The UCI has revealed more details on its equipment approval scheme, including – and this is new – evaluation of cycle clothing.
At Eurobike earlier this year (reported by BikeBiz.com at the time) the Union Cycliste Internationale attempted to make peace with the bike industry by announcing a pre-approvals process for equipment to be used in UCI-sanctioned races. This is aimed to remove the worries of go-faster equipment being rejected on race start lines.
In January 2009, the UCI started to enforce its Lugano Charter more rigidly. This UCI equipment dictat was created in 1996 with no input from the bicycle industry.
The Charter, and spin-off technical regulations, have always been open to misinterpretation. Famously, thanks to UCI commissaire decisions, products have had to be stripped from bikes soon before the start of races such as the Tour of California and the Tour de France. UCI commissaires at previous races have allowed the same equipment.
The ‘3:1 aero equipment rule’ – since 2009 applied to frame tubes as well as accessories such as handlebars – has long been a bone of contention with teams and equipment sponsors.
In July 2009, a group of leading companies created GOCEM, the Global Organization of Cycling Equipment Manufacturers, the first meeting of which was at last year’s Eurobike.
Founder members of GOCEM included BH; Bianchi; BMC; Cannondale; Canyon; Cervélo; Cinelli; COLIPED; Felt; Focus; FSA; Fuji; Giant; GT; Hed; Look; Mavic; Orbea; Oval; Prologo; Quark; Ritchey; Rotor; Specialized; SRAM; Teschner; Time; 3T; Zipp and A-Team firms from Taiwan.
GOCEM was invited to join the 30-year old World Federation of the Sporting Goods Industry (WFSGI) of Lausanne, Switzerland and subsequently its role transferred to WFSGI.
The bike industry has previously had a rocky relationship with the Switzerland-based UCI. In 1994 the UCI banned Cinelli’s Spinacci bars; and in 1999 the UCI banned Mavic’s Mektronic electronic road bike transmission, which were hugely expensive R&D projects.
Earlier today the UCI released a few more details of the ‘approved by UCI’ scheme, although many suppliers have already complained they have been kept out of the loop.
The new approval procedure will result in the granting of a label certifying that new models of frames and forks comply with the requirements of the UCI Regulations (articles 1.3.001 to 1.3.025).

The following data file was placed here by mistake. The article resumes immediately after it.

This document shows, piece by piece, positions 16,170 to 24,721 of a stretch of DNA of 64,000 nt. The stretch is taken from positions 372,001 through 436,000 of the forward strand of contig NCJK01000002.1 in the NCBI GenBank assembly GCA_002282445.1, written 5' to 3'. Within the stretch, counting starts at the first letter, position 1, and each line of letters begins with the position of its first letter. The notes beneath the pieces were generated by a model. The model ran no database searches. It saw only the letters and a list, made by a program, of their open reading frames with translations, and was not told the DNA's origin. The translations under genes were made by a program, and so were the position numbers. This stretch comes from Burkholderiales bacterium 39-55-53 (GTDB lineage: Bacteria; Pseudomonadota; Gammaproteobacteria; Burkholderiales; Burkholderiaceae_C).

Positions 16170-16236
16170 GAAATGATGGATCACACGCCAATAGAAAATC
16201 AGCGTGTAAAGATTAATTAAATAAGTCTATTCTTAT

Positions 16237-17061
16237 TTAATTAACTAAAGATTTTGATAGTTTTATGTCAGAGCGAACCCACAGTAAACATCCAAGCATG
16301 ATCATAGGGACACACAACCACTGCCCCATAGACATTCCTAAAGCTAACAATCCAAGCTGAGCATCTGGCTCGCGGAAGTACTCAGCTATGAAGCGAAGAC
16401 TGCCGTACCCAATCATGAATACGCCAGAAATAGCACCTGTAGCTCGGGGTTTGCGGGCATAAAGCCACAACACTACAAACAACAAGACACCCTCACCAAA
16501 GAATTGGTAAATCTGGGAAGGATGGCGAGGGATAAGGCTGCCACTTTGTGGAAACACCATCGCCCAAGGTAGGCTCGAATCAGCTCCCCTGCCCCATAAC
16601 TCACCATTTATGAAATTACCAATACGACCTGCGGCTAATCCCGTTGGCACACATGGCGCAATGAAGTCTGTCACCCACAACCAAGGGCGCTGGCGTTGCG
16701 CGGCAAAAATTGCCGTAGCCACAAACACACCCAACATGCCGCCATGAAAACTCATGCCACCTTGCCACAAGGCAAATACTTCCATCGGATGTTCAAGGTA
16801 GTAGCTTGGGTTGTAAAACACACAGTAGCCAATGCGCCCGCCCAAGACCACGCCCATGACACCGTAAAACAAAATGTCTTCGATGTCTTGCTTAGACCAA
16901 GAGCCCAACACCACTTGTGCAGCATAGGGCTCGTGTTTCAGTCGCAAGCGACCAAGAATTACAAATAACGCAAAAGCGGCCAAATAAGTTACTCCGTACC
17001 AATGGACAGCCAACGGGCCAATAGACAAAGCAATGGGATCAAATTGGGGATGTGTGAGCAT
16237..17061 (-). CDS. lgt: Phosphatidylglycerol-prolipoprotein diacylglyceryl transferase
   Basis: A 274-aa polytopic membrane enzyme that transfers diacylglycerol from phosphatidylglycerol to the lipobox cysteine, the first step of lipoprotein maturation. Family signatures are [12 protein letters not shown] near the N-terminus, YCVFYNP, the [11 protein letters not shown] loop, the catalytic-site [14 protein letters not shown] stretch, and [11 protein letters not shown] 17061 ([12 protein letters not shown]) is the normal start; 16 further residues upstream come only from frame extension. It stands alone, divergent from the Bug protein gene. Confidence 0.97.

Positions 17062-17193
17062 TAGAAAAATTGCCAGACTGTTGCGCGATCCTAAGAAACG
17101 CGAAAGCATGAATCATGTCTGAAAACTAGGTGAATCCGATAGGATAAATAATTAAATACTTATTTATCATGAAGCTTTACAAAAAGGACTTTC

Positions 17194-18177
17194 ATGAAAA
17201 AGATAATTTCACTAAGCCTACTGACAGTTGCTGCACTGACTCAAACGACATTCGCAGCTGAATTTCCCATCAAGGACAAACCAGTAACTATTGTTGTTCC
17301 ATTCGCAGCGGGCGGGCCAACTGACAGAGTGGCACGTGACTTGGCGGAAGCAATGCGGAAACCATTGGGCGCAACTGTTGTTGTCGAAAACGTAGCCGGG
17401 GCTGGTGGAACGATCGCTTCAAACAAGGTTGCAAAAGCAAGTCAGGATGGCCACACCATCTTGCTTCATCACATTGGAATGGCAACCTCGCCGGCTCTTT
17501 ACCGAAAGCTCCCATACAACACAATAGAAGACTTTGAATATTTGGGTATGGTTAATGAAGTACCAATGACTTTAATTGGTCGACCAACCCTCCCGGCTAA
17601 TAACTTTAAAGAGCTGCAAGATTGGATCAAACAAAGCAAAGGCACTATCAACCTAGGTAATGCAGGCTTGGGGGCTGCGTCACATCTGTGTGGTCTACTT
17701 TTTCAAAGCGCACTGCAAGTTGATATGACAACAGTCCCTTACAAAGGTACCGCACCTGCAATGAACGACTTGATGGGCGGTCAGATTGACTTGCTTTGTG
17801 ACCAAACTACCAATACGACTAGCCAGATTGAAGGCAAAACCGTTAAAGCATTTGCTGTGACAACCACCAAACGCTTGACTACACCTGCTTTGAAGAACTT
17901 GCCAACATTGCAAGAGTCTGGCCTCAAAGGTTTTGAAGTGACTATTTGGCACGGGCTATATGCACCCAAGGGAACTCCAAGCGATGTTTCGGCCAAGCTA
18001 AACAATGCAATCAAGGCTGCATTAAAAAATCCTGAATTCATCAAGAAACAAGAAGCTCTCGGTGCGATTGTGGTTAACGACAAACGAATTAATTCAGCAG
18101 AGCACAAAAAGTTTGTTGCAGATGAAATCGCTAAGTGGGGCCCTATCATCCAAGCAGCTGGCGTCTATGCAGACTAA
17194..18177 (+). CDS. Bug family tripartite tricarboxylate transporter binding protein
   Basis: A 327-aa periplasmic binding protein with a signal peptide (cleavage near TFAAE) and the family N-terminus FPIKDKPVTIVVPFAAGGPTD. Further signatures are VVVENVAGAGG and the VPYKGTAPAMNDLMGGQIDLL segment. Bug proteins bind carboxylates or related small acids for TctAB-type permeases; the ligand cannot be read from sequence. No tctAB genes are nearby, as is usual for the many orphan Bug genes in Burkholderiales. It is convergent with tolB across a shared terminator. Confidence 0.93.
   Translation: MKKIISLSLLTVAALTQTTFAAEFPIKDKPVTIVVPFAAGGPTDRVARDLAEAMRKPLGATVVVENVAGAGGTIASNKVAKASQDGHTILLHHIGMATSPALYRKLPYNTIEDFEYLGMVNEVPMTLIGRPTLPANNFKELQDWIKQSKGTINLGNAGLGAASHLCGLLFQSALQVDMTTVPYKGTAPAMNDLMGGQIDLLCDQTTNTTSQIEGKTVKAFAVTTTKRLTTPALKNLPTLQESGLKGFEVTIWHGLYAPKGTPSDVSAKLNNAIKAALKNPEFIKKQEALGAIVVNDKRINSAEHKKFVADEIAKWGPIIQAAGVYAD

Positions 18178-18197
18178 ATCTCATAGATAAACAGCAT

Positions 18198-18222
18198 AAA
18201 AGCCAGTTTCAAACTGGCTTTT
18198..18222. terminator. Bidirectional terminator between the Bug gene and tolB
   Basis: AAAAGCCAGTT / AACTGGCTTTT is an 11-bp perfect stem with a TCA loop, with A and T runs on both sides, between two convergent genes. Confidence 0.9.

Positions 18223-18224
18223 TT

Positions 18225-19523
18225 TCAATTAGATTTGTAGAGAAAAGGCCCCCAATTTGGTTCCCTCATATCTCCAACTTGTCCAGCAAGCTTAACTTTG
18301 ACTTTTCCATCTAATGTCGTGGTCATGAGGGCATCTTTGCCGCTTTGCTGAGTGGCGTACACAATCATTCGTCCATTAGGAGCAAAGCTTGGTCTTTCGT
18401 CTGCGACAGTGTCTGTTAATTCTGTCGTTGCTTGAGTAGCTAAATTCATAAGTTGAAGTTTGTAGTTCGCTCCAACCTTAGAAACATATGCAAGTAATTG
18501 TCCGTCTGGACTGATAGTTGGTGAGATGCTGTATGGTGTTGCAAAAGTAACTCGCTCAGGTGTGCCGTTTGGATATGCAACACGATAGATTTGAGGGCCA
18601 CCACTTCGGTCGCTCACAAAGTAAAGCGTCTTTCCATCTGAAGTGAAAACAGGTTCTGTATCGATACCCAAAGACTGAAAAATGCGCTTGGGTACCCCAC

A constantly updated list of approved products – mentioning the name of the model and that of its manufacturer – will be published on the UCI website.
In charge of the committee overseeing the approvals process is Professor Manson, a composites expert and vice president of the Ecole Polytechnique Federale de Lausanne of Switzerland.
The UCI promises that "manufacturers will be assured of the conformity of their products before they go into production phase; they will therefore be able to take maximum advantage of the most recent technologies, notably concerning composite materials, without running the risk of investing resources in equipment that may then be declared non-conforming with the regulations."
The UCI also claims that "collaboration between the UCI and the manufacturers, in particular concerning the exchange of information, will be easier."
Affixing a UCI-approved sticker will be worth it, stresses the UCI: "the label will provide added value to frames and forks which have obtained it, benefitting the concerned manufacturers."
All the new models of frames and forks still at the conception stage on 1st January 2011 will be "subjected to the new approval procedure," stated the UCI. Older models will not be obliged to follow the approval procedure, even though they remain subject to the UCI Regulation in force. However, models produced in 2009 and 2010 will be able to obtain backdated approval.
The UCI’s statement said approval will be later extended to wheels, handlebars, and saddles. This was to be expected.
However, what wasn’t expected was the next product category to be subjected to UCI approval: cycle clothing.
It’s likely Professor Manson will oversee the committee approving cycle clothing, too. Suppliers such as Nike and others have been developing new technologies for cycle clothing for some years, adding dimples, wings and other methods of making cyclists slippier through the air. Some of these methods have been banned by the UCI; others may soon follow.
Professor Manson has form when it comes to go-faster clothing. He doesn’t like it. One of his other roles is being the president of the Approval Commission for FINA, the world swimming body. Last year FINA banned performance-enhancing, non-textile swimsuits to "level the playing field."
Hopefully, Professor Manson will have cycle clothing experts on the committee. Previously, UCI tech officials were close to banning "moisture management" fabrics because experts admitted they gave a performance advantage to athletes. The experts had to stress that almost every high-activity sport now features clothing made from sweat wicking materials.